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EDUCATIONAL PSYCHOLOGY EDUCATIONAL PSYCHOLOGY TÂM GIÁO DỤC Author: Robert Slavin PREFACE When I first set out to write Educational Psychology: Theory and Practice, I had a very clear purpose in mind I wanted to give you, tomorrow’s teachers, the intellectual grounding and practical strategies you will need to be effective instructors Most of the textbooks published then, I felt, fell into one of two categories: stuffy or lightweight The stuffy books were full of research but were ponderously written, losing the flavor of the classroom and containing few guides to practice The lightweight texts were breezy and easy to read but lacked the dilemmas and intellectual issues brought out by research They contained suggestions for practice of the “Try this!” variety, without considering evidence about the effectiveness of those strategies My objective was to write a text that • presents information that is as complete and up to date as the most research- focused texts but is also readable, practical, and filled with examples and illustrations of key ideas • includes suggestions for practice based directly on classroom research (tempered by common sense) so that I can have confidence that when you try what I suggest, it will be likely to work • helps you transfer what you learn in educational psychology to your own teaching by making explicit the connection between theory and practice through numerous realistic examples Even though I have been doing educational research since the mid-1970s, I find that I never really understand the ones or concepts in education until someone gives me a compelling classroom example; and I believe that most of my colleagues (and certainly teacher education students) feel the same way As a result, the words for example or similar ones appear hundreds of times in this text • appeals to readers; therefore, I have tried to write in such a way that you will almost hear students’ voices and smell the lunch cooking in the school cafeteria as you read These have been my objectives in the sixth edition as well as in earlier editions In addition, I have made changes throughout the text, adding new examples, re-fining language, and deleting dated or unessential material I am meticulous about keeping the text up to date, so this edition has more than 1.800 reference citations, more than one-third of which are from 1995 or later While some readers may not care much about citations, I want you and your professors to know what research supports the statements I’ve made and where to find additional information The field of educational psychology and the practice of education have changed a great deal in recent years, and I have tried to reflect these changes in this edition Only a few years ago, direct instruction and related teacher effectiveness research were dominant in educational psychology Then discovery learning portfolio and performance assessments, and other humanistic strategies returned Now, emphasis on “back to the basics” is returning, which requires teachers more than ever to plan outcomes and teach purposefully, qualities that I emphasize in this edition as intentional teaching In the first and second editions of this text, I said that we shouldn’t entirely discard discovery learning and humanistic methods despite the popularity, then, of direct instruction In the next editions, I made just the opposite plea: that we shouldn’t completely discard direct instruction despite the popularity of active, student-centered teaching and constructivist methods of instruction With this edition, I continue to advocate a balanced approach to instruction No matter what their philosophical orientations, experienced teachers know that they must be proficient in a wide range of methods and must use them with intentionality The sixth edition presents new research and practical applications of these and many other topics Throughout, this edition reflects the “cognitive revolution” that is transforming educational psychology and teaching The accompanying figure presents a concept map of the book’s organization Given the developments since the mid-1970s—such as the Carnegie Foundation reports on secondary education and the teaching profession, the National Commission on Excellence in Education report A Nation at Risk, and the adoption of national educational goals such as Goals 2000 - no one can deny that teachers matter or that teachers’ behaviors have a profound impact on student achievement To make that impact positive, teachers must have both a deep understanding of the powerful principles of psychology as they apply to education and a clear sense of how these principles can be applied To that end, I have introduced the concept of “the intentional teacher,” one who constantly reflects on his or her practices and makes instructional decisions based on a clear conception of how these practices affect students Effective teaching is neither a bag of tricks nor a set of abstract principles; rather, it is intelligent application of well-understood principles to address practical needs I hope this edition will help give you the intellectual and practical skills you need to the most important job in the world-teaching ABOUT THE AUTHOR Robert Slavin is Co-Director of the Center for Research on the Education of Students Placed at Risk Johns Hopkins University, and Chairman of the Success for All Foundation: He received his Ph.D in Social Relations from Johns Hopkins in 1975, and since that time he has authored more than 200 articles and book chapters on such topics as cooperative learning, ability grouping, school and classroom organization, desegregation, mainstreaming and research review Dr Slavin is the author or coauthor of 15 books, including Cooperative Leaning School and Classroom Organization, Effective Programs for Students at Risk, Preventing Early School Failure, and Every Child, Every School: Success for All In 1985 Dr Slavin received the Raymond Cattell Early Career Award for Programmatic Research from me American Educational Research Association In 1988 he received the Palmer O Johnson Award for the best article in an AERA journal In 1994 he received the Charles A Dana Award, and in 1998 he received the Tames Bryant Conant Award from the Education Commission of the States Dr Slavin is pictured here with his daughter Becca Chapter Educational Psychology: A Foundation Tor Teaching Ellen Mathis was baffled She was a new teacher who had been trying to teach creative writing to her third-grade class, but things were just not going the way she’d hoped Her students were not producing very much, and what they did write was not very For example, she had recently assigned a composition on “My Summer Vacation,” and all that one of her students wrote was “On my summer vacation I got a dog and we went swimming and I got stinged by a bee” Ellen wondered whether her kids were just not ready for writing and needed several months of work on such skills as capitalization, punctuation, and usage before she tried another writing assignment One day, however, Ellen noticed some compositions in the hall outside of Leah Washington’s class Leah’s third-graders were just like Ellen's, but their compositions were fabulous! The students wrote pages of interesting material on an astonishing array of topics At the end of the day, Ellen caught Leah in the hall “How you get your kids to write such great compositions?' she asked Leah explained how she first got her children writing on topics they cared about and then gradually introduced “mini-lessons” to help them become better authors She had the students work in small groups and help one another plan compositions Then the students critiqued one another’s drafts, helped one another with editing, and finally “published” final versions “I’ll tell you what,” Leah offered “I’ll schedule my next writing class during your planning period Come see what we, re doing.” Ellen agreed When the time came, she walked into Leah’s class and was overwhelmed by what she saw Children were writing everywhere—on the floor, in Groups, at tables Many were talking with partners Leah was conferencing with individual children Ellen looked over the children’s shoulders and saw one student writing about her pets, another writing a gory story about Ninjas, and another writing about a dream Marta Delgrado, a Mexican American child, was writing a funny story about her second-grade teacher’s attempts to speak Spanish One student, Melinda Navens, was even writing a very good story about her summer vacation! After school, Ellen met with Leah She was full of questions “How did you get students to all that writing? How can you manage all that noise and activity? How did you learn to this?” “I did go to a series of workshops on teaching writing,” Leah said “But if you think about it, everything I’m doing is basic educational psychology Ellen was amazed “Educational psychology? I got an A in that course in college, but I don't see what it has to with your writing program.” “Well: let’s see,” said Leah “To begin with, I’m using lot of motivational strategies I learned in -ed psych For instance, when I started my writing instruction this year I read students some funny and intriguing stories written by other classes, to arouse their curiosity I got them motivated by letting them write about whatever they wanted, and also by having ‘writing celebrations' in which students read their finished compositions to the class for applause and comments My educational psychology professor was always talking about adapting to students’ needs I this by conferencing with students and helping them with the specific problems they’re having I first learned about co-operative learning in ed psych, and later on I took some workshops on it I use cooperative learning groups to let students give each other immediate feedback on their writing, to let them model effective writing for each other, and to get them to encourage each other to write The groups also solve a lot of my management problems by keeping each other on task and dealing with many classroom routines I remember that we learned about evaluation in -ed psych I use a flexible form of evaluation Everybody eventually gets an A on his or her composition, but only when it meets a high standard, which may take many drafts I apply what we learned about child development just about every day For example, I adapt to students’ developmental levels and cultural styles by encouraging them to write about things that matter to them—if dinosaurs or video games are important right now, or if children are uncomfortable about being Muslim or Jewish at Christmas time that's what they should write about!” Ellen was impressed She and Leah arranged to visit each other’s classes a few more times to exchange ideas and observations, and in time, Ellen’s writers began to be almost as good as Leah’s But what was particularly important to her was the idea that educational psychology could really be useful in her day-to-day teaching She dragged out her old textbook and found that concepts that had seemed theoretical and abstract in -ed psych class actually helped her think about problems of teaching Using Your Experience Creative Thinking Based on Leah’s explanation of her writing instruction, work with one or more partners to brainstorm about what educational psychology is and what you will learn this semester Guidelines: (1) the more ideas you generate, the better; (2) hitchhike on others, ideas as well as combining them; and (3) make no evaluation of these ideas at this time Take this list out a few times during the semester and add to it as well as evaluate it What is educational psychology? An academic definition would perhaps say that educational, psychology is the study of learners, learning, and teaching However, for students who are or expect to be teachers, educational psychology is something more It is the accumulated knowledge, wisdom, and seat-of-die-pants theory that every teacher should possess to intelligently solve the daily problems of teaching Educational psychology cannot tell teachers what to do, but it can give them the principles to use in making a good decision Consider the case of Ellen Mathis and Leah Washington Nothing in this or any other educational psychology text will tell teachers exactly how to teach creative writing to a particular group of third-graders However, Leah uses concepts of educational psychology to consider how she will teach writing, to interpret and solve problems she runs into, and to explain to Ellen what she is doing Educational psychologists carry out research on the nature of students, principles of learning, and method of teaching to give educators the information they need to think critically about their craft and to make teaching decisions that will work for their students.! WHAT MAKES A GOOD TEACHER? What makes a good teacher? Is it warmth, humor, and caring about people? Is it planning, hard work, and self-discipline? What about leadership, enthusiasm, a contagious love of learning, and speaking ability? Most people would agree that all of these qualities are needed to make someone a good teacher, and they would certainly be correct But these qualities are not enough.  Knowing the Subject Matters (but So Does Teaching Skill) There is an old joke that goes like this: Question: What you need to know to be able to teach a horse? Answer: More than the horse! This joke makes the obvious point that the first thing a teacher must have is some knowledge or skills that the learner does not have; teachers must know the subject matter they expect to teach But if you think about teaching horses (or children), you will soon realize that although subject matter knowledge is necessary, it is not enough A rancher may have a good idea of how a horse is supposed to act and what a horse is supposed to be able to do, but if he doesn’t have the skills to make an untrained, scared, and unfriendly animal into a good saddle horse, he’s going to end up with nothing but broken ribs and teeth marks for his troubles Children are a little more forgiving than horses, but teaching them has this in common with teaching horses: Knowledge of how to transmit information and skills is at least as important as knowledge of the information and skills themselves We have all had teachers (most often college professors, unfortunately) who were brilliant and thoroughly knowledgeable in their fields but who could not teach Ellen Mathis may know as much as Leah Washington about what good writing should look like, but she has a lot to learn about how to get third-graders to write well For effective teaching, subject matter knowledge is not a question of being a walking encyclopedia Effective teachers not only know their subjects, but they can also communicate their knowledge to students The celebrated math teacher Jaime Escalante taught the concept of positive and negative numbers to students in a high school in a Los Angeles barrio by explaining that when you dig a hole, you might call the pile of dirt + 1, the hole -1 What you get when you put the dirt back in the hole? Zero Escalante's ability to relate the abstract concept of positive and negative numbers to his students’ experiences is one example of how the ability to communicate knowledge goes far beyond simply knowing ii Mastering the Teaching Skills The link between what the teacher wants students to learn and students’ actual learning is called instruction, or pedagogy Effective instruction is not a simple matter of one person more knowledge transmitting that knowledge to another If telling were teaching, this book would be unnecessary Ruther, effective instruction demands the use of many strategies For example, suppose Paula Ray wants to teach a lesson on statistics to a diverse class of fourth-graders To this, Paula must accomplish many things She must make sure that the class is orderly and that students know what behavior is expected of them She must find out whether students have the prerequisite skills; for example, students need to be able to add and divide to find averages If any not, Paula must find a way to teach students those skills She must engage students in activities that lead them toward an understanding of statistics, such as students roll dice, play cards, or collect data from experiments; and she must use teaching strategies that help students remember what they have been taught The lessons should also take into account the intellectual and social characteristics of students in the fourth grade and the intellectual, social, and cultural characteristics of these particular students Paula make sure that students are interested in the lesson and are motivated to learn statistics To see whether students are learning what is being taught, she may ask questions or use quizzes or have students demonstrate their understanding-by-setting up-and interpreting experiments, and she must respond appropriately if these assessments show that students are having problems After the series of lessons on statistics ends, Paula should review this topic from time to time to ensure that it is remembered These tasks-motivating students, managing the classroom, assessing prior knowledge, communicating- ideas effectively, taking into account the characteristics of the learners, assessing learning outcomes, and reviewing information-must be attended to at all levels of education, in or out of schools They apply as much to the training of astronauts as to the teaching of reading How these tasks are accomplished, however, differs widely according to the ages of the students, the objectives of instruction, and other factors What makes a good teacher is the ability to carry out all the tasks involved in effective instruction (Reynolds, 1995) Warmth, enthusiasm, and caring are essential, as is subject matter knowledge But it is the successful accomplishment of all the tasks of teaching that makes for instructional effectiveness Can Good Teaching Be Taught? Some people think that good teachers are born that way Outstanding teachers sometimes seem to have a magic, a charismas, that mere mortals could never hope to achieve Yet research since the early 1970s has begun to identify the specific behaviors and skills that make up the “magic” teacher (Mayer 1992) An outstanding teacher does nothing that any other teacher cannot also do—it is just a question of knowing the principles of effective teaching and how to apply them Take one small example In a high school history class, two students in the back of the class are whispering to each other-and they are not discussing the Treaty of Paris! The teacher slowly walks toward them-without looking at them, continuing his lesson as he walks The students stop whispering and pay attention If you didn’t know -what to look for, you might miss this brief but critical interchange and believe that the teacher just has a way with students, a knack for keeping their attention But the teacher is simply applying principles of classroom management that anyone could learn: Maintain momentum in the lesson, deal with behavior problems by using the mildest intervention that win work, and resolve minor problems before they become major ones When Jaime Escalante gave the example of digging a hole to illustrate the concept of positive and negative numbers, he was also applying several important principles of educational psychology: Make abstract ideas concrete by using many examples, relate the content of instruction to the students’ background, state rules, give examples, and then restate rules Can good teaching be taught? The answer is definitely yes Good teaching has to be observed and practiced, but there are principles of good teaching that teachers need to know, which can then be applied in the Another way to set up contingency program is to rate the class at various times; during the day For example, you might set a timer to ring on the average of once every 10 minutes (but varying randomly from to 20 minutes) If the whole class is conforming to class rules when the timer rings, then the class earns a point The same program can be used without the timer if the teacher gives the class a point every 10 minutes or so if all students are conforming to class rules Canter and Canter (1992) suggest that teachers use a bag of marbles and a jar, putting a marble and the jar from time to time whenever the class is following rules Each marble would be worth 30 seconds of extra recess In secondary schools, where extra recess is not possible, each marble might represent 30 seconds of break time held at the end of the period on Friday Consider deducting points for serious misbehavior The group contingency reward system by itself should help to improve student behavior However, it may still be necessary to react to occasional serious misbehavior For example, you might deduct 10 points for any instance of fighting or of serious disrespect for the teacher When points must be deducted, not negotiate with students about it Just deduct them, explaining why they must be deducted and reminding students that they may earn them back if they follow class rules When behavior improves, reduce the frequency of the points and reinforcers Initially, the group contingency should be applied every day When the class’s behavior improves and stabilizes at a new level for about a week, you may change to giving rewards once a week Ultimately, the class may graduate from the point-and-reward system entirely, though feedback and praise based on class behavior should continue Combine group and individual contingencies if necessary The use of group contingencies need not rule out individual contingencies for students who need them For example, students who continue to have problems in a class using a group contingency might still receive daily or weekly report cards to take home to their parents Ethics of Behavioral Methods The behavior analysis strategies described in this chapter are powerful Properly applied, they will usually bring the behavior of even the most disruptive students to manageable levels However, there is a danger that teachers may use such techniques to overcontrol students They may be so concerned about getting students to sit down, stay quiet, and look productive that they lose sight of the fact that school is for learning, not for social control Winett and Winkler (1972) wrote an article entitled “Current Behavior Modification in the Classroom: Be Soil, Be Quiet, Be Docile,” in which they warned that behavior modification-based classroom management systems are being misused if teachers mistakenly believe that a quiet class is a learning class This point parallels the basic premise of the QAIT model of effective instruction presented in Chapter Behavior management systems can increase time for learning; but unless the quality of instruction, appropriate levels of instruction, and incentives for learning are also adequate, the additional time maybe wasted (see Canter, 1989; Emmer & Aussiker, 1990) Some people object to applied behavior analysis on the basis that it constitutes bribing students to what they ought to anyway or that it is mind control However, all classrooms use rewards and punishers (such as grades, praise, scolding, suspension) Applied behavior analysis strategies simply use these rewards in a more systematic way and avoid punishers as much as possible Applied behavior analysis methods should be used only when it is clear that preventive or informal methods of improving classroom management are not enough to create a positive environment for learning It is unethical to overapply these methods, but it may be equally unethical to fail to apply them when they could avert serious problems For example, it may be unethical to refer a child to special education or to suspend, expel, or retain a child on the basis of a pattern of behavior problems before using positive behavior management methods long enough to see whether they can resolve the problem without more draconian measures SELF-CHECK Explain how applied behavior analysis is used in the classroom Describe the appropriate and ethical use of praise, home-based reinforcement, punishment, daily report cards, and group contingencies HOW CAN SERIOUS BEHAVIOR PROBLEMS BE PREVENTED? Everyone misbehaves There is hardly a person on earth who has not at some time done something he or she knew to be wrong or even illegal However, some people’s misbehavior is far more frequent and/or serious than others’, and students in this category cause their teachers and school administrators (not to mention their parents and themselves) a disproportionate amount of trouble and concern Serious behavior problems are not evenly distributed among students or schools Most students who are identified as having severe behavior problems are male; from to times as many boys as girls are estimated to have serious conduct problems (Binder, 1988; Lowry, Sleet, Duncan, Powell, & Kolbe, 1995) Serious delinquency is far more common among students from impoverished backgrounds, particularly in urban locations Students with poor family relationships are also much more likely than other students to become involved in serious misbehavior and delinquency, as are students who are low in achievement and those who have attendance problems (see Gottlieb, Alter & Gottlieb, 1991; Kauffman, 1989) The school has an important role to play in preventing or managing serious misbehavior and delinquency, but the student and the school are only one part of the story Delinquent behavior often involves the police, courts, and social service, agencies, as well as students’ parents and peers However, there are some guidelines for prevention of delinquency and serious misbehaviors Identifying Causes of Misbehavior Even though some types of students are more prone to misbehavior than others, these characteristics not cause misbehavior Some students misbehave because they perceive that the rewards for misbehavior outweigh the rewards for good behavior For example, students who not experience success in school may perceive that the potential rewards for hard work and good behavior are small; so they turn to other sources of rewards Some put their energies into sports, others into social activities Some, particularly those who are failing in many different domains, find their niche in groups that hold norms that devalue achievement and other prosocial behavior This can all happen very early, as soon as some students realize that they are unlikely to wen in school -or to receive much support at home, from peers, or from the school itself for their academic efforts Over time, students who fail in school and get into minor behavior difficulties may fall in with a delinquent subgroup and begin to engage in serious delinquent or even criminal behavior The role of the delinquent peer group in maintaining delinquent behavior cannot be overstated Delinquent acts among adolescents and preadolescents are usually done in groups and are supported by antisocial peer norms (Kauffman, 1989; Parks, 1995) Enforcing Rules and Practices Expectations that students will conform to school rules must be consistently expressed For example, graffiti or other vandalism must be repaired at once so that other students not get the idea that misbehavior is common or accepted Enforcing School Attendance Truancy and delinquency are strongly related; when students are out of school, they are often in the community making trouble There are many effective means of reducing truancy (Haslinger, Kelly, & O’Lara, 1996) Brooks (1975) had high school students with serious attendance problems carry cards to be signed by their teachers at the end of each period they attended Students received a ticket for each period attended, plus bonus tickets for good behavior in class and for going days without missing a class The tickets were used in a drawing for a variety of prizes Before the program began, the target students were absent 60 percent of all school days During the program, absences dropped to 19 percent of school days Over the same period, truancy among other students with attendance problems who were not in the program increased from 59 percent to 79 percent Barber and Kagey (1977) markedly increased attendance in an entire elementary school by making full participation in once-a-month parties depend on student attendance Several activities were provided during the parties, and students could earn access to some or all of them according to the number of days they attended class Fiordaliso, Lordeman, Filipczak; and Friedman (1977) increased attendance among chronically truant junior high school students by having the school call their parents whenever the students were present several days in a row The number of days before calling depended on how severe the student’s truancy had been Parents of the most truant students, who had been- absent or more days per month, were called after the student attended for only consecutive days Avoiding Tracking Tracking (between-class ability grouping) should be avoided if possible (see Chapter 9) Low-track classes are idea] breeding grounds for antisocial delinquent peer groups (Howard, 1978) Similarly, behavioral and academic problems should be dealt with in the context of the-regular class as much as possible, rather than in separate special-education classes (Madden & Slavin, 1983b; Safer, 1982) Practicing Intervention Classroom management strategies should be used to reduce inappropriate behavior before it escalates into delinquency Improving students’ behavior and success in school can prevent delinquency For example, Hawkins, Doueck, and Lishner (1988) used preventive classroom management methods such as those emphasized in this chapter along with interactive teaching and cooperative learning to help low-achieving seventhgraders In comparison with control-group students, the students who were involved in the program were suspended and expelled less often, had better attitudes toward school, and were more likely to expect to complete high school Use of applied behavior analysis programs for misbehavior in class can also contribute to the prevention of delinquency Group contingencies can be especially effective with predelinquent students, because this strategy can deprive students of peer support for misbehavior Requesting Family involvement Involve the student’s home in any response to serious misbehavior When misbehavior occurs, parents should be notified If misbehavior persists, parents should be involved in establishing a program, such as a home-based reinforcement program to coordinate home and school responses to misbehavior Using Peer Mediation Students can be trained to serve as peer mediators, particularly to resolve conflicts between fellow students Students who are having problems with other students may be asked to cake these problems to peer mediators rather than to adults for resolution, and the peer mediators themselves may actively look for interpersonal problems among their classmates and offer help when they occur Peer mediators have been found to be effective in resolving a variety of interpersonal problems, from insults and perceptions of unfairness among students to stealing to physical aggression (Araki, 1990; Hanson, 1994; Johnson & Johnson 1996; Johnson, Johnson, Dudley, Ward, & Magnuson, 1985) However, peer mediators need to be carefully trained and monitored if they are to be effective (Latham, 1997a) Figure 11.4 shows a guide for peer mediators used in one conflict management program These students are demonstrating peer mediation as a way to resolve a conflict as a teacher, how would you advise student mediators to handle conflicts with a group of students? FIGURE 11.4 Peer Conflict Management Introduce yourselves: “Hi, my name is _ I’m conflict manager and this is my partner _ Ask the parties: Do you want to solve the problem with us or with a teacher?" If necessary, move to a quiet place to solve the problem Explain to the parties: "First you have to agree to four rules": a Agree to solve the problem b No name-calling c Do not interrupt d Tell-the truth Conflict Manager #1 asks Person #1: “What happened? How you feel? Conflict Manager #1 repeats what Person #1 said, using active listening: “So, what you're saying is ” Conflict Manager #2 asks Person #2: "What happened? How you feel?" Conflict Manager #2 repeats what Person #2 said, using active listening: “So, what you're saying is” Ask Person #1: “Do you have a solution?" Ask Person #2: "Do you agree with the solution?" If no: "Do you have another solution?" and so on until disputants have reached a solution agreeable to both of them Have disputants tell each other what they have just agreed to: “So will you tell each other what you've just agreed to?” Congratulate them both: "Thank you for working so hard to solve your problem Congratulations." Fill out Conflict Manager Report Form Judiciously Applying Consequences Avoid the use of suspension (or expulsion) as punishment for all but the most serious misbehavior (see Chobot & Garibaldi, 1982) Suspension-often exacerbates truancy problems, both because it makes students fall behind in their work and because it gives them experience in the use of time out of school In-school suspension, detention, and other penalties are more effective When students misbehave, they should be punished; but when punishment is applied, it should be brief Being sent to a time-out area or detention room is a common punishment and is effective for most students Loss of privileges may be used However, whatever punishment is used should not last too long It is "better to make a student miss two days of football practice than to throw him off the team, in part because once the student is off the team, the school may have little else of value to offer or withhold Every child has within himself or herself the capacity for good behavior as well as for misbehavior The school must be the ally of the good in each child at the same time that it is the enemy of misbehavior Overly harsh penalties or penalties that not allow the student to reenter the classroom on an equal footing with others risk pushing students into the antisocial, delinquent subculture When a student has paid his or her debt by losing privileges, experiencing detection, or whatever the punishment may be, he or she must be fully reaccepted as a member of the class SELF-CHECK Describe how you would prevent serious discipline problems Develop and defend a plan for preventing serious discipline problems CHAPTER SUMMARY WHAT IS AN EFFECTIVE LEARNING ENVIRONMENT? Creating effective learning environments involves strategies that teachers use to maintain appropriate behavior and respond to misbehavior in the classroom Keeping students interested and engaged and showing enthusiasm are important in preventing misbehavior Creating an effective learning environment is a matter of knowing a set of techniques that teachers can learn and apply WHAT IS THE IMPACT OF TIME ON LEARNING? Methods of maximizing allocated time include preventing late starts and early finishes, preventing interruptions, handling routine procedures smoothly and quickly, minimizing time spent on discipline, and using engaged time effectively Engaged time, or time on-task, is the time individual students spend actually doing assigned, work Teachers can maximize engaged time by teaching engaging lessons, maintaining momentum, maintaining smoothness of instruction, managing transitions, maintaining group focus, practicing withitness, and overlapping In a student-centered classroom, classroom management is more participatory, with students involved in setting standards of behavior; yet rules are still needed and must be consistently communicated and enforced WHAT PRACTICES CONTRIBUTE TO EFFECTIVE CLASSROOM MANAGEMENT? Practices that contribute to effective classroom management include starting the year properly and developing rules and procedures Class rules and procedures should be explicitly presented to students and applied promptly and fairly WHAT ARE SOME STRATEGIES FOR MANAGING ROUTINE MISBEHAVIOR? One principle c: discipline is good management of routine misbehavior The principle of least intervention means using the simplest methods that will work There is a continuum of strategies from least to most disruptive: prevention of misbehavior nonverbal cues such as eye contact, which can stop a minor misbehavior; praise of incompatible, correct behavior; praise of other students who are behaving; simple verbal reminders given immediately after students misbehave; repetition of verbal reminders; and application of consequences when students refuse to comply For serious behavior problems, swift and certain consequences must be applied A call to the student's parents can be effective HOW IS APPLIED BEHAVIOR ANALYSIS USED TO MANAGE MORE SERIOUS BEHAVIOR PROBLEMS? The most common reinforcer for both routine and serious misbehavior is attention from teacher or peers When the student misbehaves to get the teacher’s attention one effective strategy is to pay attention to correct behavior while ignoring misbehavior as much as possible; scolding often acts as a reinforcer of misbehavior Individual behavior management strategies are useful for students with persistent behavior problems in school After establishing baseline behavior, the teacher selects reinforcers such as verbal praise or small, tangible rewards, and punishers such as time outs (removing a child from a situation that reinforces misbehavior) The teacher also establishes criteria for applying reinforcement and punishment Home-based reinforcement strategies may involve giving students daily or weekly report cards to take home and instructing parents to provide rewards on the basis of these reports The steps to setting up such a program include deciding on behaviors to use for the daily report card and explaining the program to parents Group contingency programs are those in which an entire group is rewarded on the basis of the behavior of the group members One objection to behavior management techniques is that they can be used to overcontrol students Behavior management strategies should always emphasize praise and reinforcement, reserving punishment as a last resort HOW CAN SERIOUS BEHAVIOR PROBLEMS BE PREVENTED? There are few sure methods of preventing delinquency, but some genera] principles include clearly expressing and consistently enforcing classroom rules, reducing truancy however possible, avoiding the use of between-class ability grouping using preventive classroom management strategies, involving parents in any response to serious misbehavior, using peer mediation, avoiding the use of suspension, applying only brief punishment, and reintegrating students after punishment KEY TERMS accountability allocated time applied behavior analysis Assertive Discipline behavior modification classroom management discipline engaged time group alerting group contingencies group contingency program home-based reinforcement strategies mock participation nonverbal cues overlapping time on-task time out withitness Self-Assessment Which of the following refers to methods used to prevent behavior problems and disruptions? a management b discipline c learning environment d instruction According to research, which of the following strategies would be most likely to increase student achievement? a Increase allocated time for instruction by 10 percent above what is normal b Increase engaged rime to 100 percent of the allocated classroom rime c Increase engaged time by 10 percent above what is normal d Decrease allocated time by late starts and early finishes Engaged time is synonymous with a time on-task b allocated time c momentum d overlapping Match each of the following terms with its definition a accountability b group alerting c withitness d overlapping _ monitoring the behavior of all students and responding when necessary _ using questioning strategies that hold the attention of all students _ maintaining the flow of instruction in spite of small interruptions _ involving all students in all parts of a lecture or discussion All of the following statements about class rules are accurate except a Class rules should be few in number b Class rules should be seen as fair by students c Class rules should be clearly explained and deliberately taught to students d Class rules should be created by the teacher and the students together According to the principle of least intervention, in what order should the following management methods be used in dealing with discipline problems? a prevention b consequences c nonverbal cues d verbal reminders e praising appropriate behaviors Sequence the following steps of a behavior management program in the order in which they should be used a Select and use reinforcers and, if necessary, punishers b Establish a baseline for the targeted behavior c Phase out reinforcement d Identify the target behavior and its reinforcer(s) Daily report cards, group contingency programs, home-based reinforcement programs, and individual behavior management programs are all based on a assertive discipline practices b delinquency prevention c behavioral learning theory d the principle of least intervention Discuss ethical considerations in the use of individual and group behavior management programs 10 Explain how you would prevent the following misbehaviors: speaking out of turn, teasing, physical fighting CONTENT Chapter Educational Psychology: A Foundation for Teaching Chapter Theories of Development Chapter Behavioral Theories of Learning Chapter Cognitive Theories of Learning: Basic Concept Chapter Student-Centered and Constructivist Approaches to Instruction Chapter Motivating Students to Learn Chapter Effective Learning Environments -// - EDUCATIONAL PSYCHOLOGY TÂM GIÁO DỤC Author: Robert Slavin ... writing,” Leah said “But if you think about it, everything I’m doing is basic educational psychology Ellen was amazed Educational psychology? I got an A in that course in college, but I don't see what... semester and add to it as well as evaluate it What is educational psychology? An academic definition would perhaps say that educational, psychology is the study of learners, learning, and teaching... or any other educational psychology text will tell teachers exactly how to teach creative writing to a particular group of third-graders However, Leah uses concepts of educational psychology to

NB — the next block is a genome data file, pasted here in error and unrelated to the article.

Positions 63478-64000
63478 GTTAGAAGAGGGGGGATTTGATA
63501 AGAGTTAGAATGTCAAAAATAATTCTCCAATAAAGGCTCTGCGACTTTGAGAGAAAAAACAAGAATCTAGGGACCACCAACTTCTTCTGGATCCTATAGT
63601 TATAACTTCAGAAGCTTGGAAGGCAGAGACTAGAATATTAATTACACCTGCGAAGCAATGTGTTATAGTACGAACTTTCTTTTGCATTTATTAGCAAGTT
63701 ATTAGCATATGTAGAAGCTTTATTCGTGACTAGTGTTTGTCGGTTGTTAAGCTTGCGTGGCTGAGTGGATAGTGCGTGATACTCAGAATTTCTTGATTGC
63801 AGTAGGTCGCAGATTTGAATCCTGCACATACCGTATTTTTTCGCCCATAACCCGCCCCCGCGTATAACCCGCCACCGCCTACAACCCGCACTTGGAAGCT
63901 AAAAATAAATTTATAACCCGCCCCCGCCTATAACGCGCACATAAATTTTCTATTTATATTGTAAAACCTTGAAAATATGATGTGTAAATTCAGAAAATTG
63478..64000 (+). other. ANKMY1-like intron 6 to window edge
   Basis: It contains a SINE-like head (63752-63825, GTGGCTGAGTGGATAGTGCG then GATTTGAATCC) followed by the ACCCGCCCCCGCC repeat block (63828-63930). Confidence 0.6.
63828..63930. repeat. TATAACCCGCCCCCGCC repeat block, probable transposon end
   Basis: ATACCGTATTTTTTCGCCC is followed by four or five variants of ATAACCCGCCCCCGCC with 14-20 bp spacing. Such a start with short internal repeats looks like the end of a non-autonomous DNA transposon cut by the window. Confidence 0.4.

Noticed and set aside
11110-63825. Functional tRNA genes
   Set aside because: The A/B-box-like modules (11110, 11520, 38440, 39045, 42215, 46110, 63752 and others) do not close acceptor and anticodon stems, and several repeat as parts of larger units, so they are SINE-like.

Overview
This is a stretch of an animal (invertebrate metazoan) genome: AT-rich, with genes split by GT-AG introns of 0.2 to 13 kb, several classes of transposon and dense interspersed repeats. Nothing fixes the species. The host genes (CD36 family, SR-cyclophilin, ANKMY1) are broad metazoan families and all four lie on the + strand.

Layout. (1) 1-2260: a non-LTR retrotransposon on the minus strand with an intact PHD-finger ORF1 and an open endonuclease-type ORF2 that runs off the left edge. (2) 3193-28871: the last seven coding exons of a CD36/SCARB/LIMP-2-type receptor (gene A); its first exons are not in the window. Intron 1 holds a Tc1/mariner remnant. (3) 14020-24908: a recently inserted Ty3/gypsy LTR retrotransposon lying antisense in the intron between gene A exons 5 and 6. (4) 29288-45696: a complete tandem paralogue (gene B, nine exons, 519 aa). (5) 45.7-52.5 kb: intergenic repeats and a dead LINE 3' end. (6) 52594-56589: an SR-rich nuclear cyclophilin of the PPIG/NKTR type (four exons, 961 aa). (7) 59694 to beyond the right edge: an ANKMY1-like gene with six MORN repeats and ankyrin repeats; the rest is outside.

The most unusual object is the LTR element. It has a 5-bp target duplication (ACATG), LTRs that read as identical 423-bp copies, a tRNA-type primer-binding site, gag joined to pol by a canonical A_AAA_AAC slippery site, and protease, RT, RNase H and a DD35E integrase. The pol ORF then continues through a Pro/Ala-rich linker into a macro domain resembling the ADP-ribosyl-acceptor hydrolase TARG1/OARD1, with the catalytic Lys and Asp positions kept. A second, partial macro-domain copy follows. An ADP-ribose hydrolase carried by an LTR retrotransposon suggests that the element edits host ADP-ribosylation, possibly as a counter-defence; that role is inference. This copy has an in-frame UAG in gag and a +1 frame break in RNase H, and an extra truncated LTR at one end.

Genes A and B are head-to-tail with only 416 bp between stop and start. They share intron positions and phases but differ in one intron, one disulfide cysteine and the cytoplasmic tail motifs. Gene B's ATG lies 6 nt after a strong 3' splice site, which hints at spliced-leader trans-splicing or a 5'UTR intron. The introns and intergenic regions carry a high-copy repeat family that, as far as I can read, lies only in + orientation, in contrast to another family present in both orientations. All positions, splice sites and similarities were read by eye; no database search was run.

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Xem thêm: EDUCATIONAL PSYCHOLOGY tâm lý giáo dục , EDUCATIONAL PSYCHOLOGY tâm lý giáo dục , EDUCATIONAL PSYCHOLOGY tâm lý giáo dục , Chapter 1. Educational Psychology: A Foundation Tor Teaching, Chapter 3. Behavioral Theories of Learning, Chapter 4. Cognitive Theories of Learning Basic Concepts, Chapter 5. Student-Centered and Constructivist Approaches to Instruction, Chapter 6. Motivating Students to Learn